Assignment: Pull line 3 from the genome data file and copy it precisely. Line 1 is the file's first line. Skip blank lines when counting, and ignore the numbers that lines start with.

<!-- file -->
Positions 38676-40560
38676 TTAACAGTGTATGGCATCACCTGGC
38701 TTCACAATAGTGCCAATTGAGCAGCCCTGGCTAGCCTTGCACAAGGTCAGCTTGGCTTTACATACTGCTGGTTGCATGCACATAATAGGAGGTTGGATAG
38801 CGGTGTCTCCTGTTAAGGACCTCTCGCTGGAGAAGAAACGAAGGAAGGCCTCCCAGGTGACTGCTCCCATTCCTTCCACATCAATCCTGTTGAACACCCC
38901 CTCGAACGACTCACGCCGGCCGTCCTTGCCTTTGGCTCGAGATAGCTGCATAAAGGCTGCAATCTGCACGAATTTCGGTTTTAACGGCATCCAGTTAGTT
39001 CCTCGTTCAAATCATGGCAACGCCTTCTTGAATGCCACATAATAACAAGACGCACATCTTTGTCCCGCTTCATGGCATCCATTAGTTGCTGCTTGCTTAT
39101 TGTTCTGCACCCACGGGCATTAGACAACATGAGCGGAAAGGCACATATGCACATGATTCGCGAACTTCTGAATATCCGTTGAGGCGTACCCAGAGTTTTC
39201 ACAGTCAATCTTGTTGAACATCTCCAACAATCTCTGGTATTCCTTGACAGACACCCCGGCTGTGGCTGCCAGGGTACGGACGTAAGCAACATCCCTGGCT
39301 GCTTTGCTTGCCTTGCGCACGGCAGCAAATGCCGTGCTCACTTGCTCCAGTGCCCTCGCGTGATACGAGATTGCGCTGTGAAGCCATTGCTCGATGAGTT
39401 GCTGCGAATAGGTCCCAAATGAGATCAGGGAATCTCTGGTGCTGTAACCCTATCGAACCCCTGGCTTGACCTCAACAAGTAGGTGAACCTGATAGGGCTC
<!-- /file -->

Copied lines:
38701 TTCACAATAGTGCCAATTGAGCAGCCCTGGCTAGCCTTGCACAAGGTCAGCTTGGCTTTACATACTGCTGGTTGCATGCACATAATAGGAGGTTGGATAG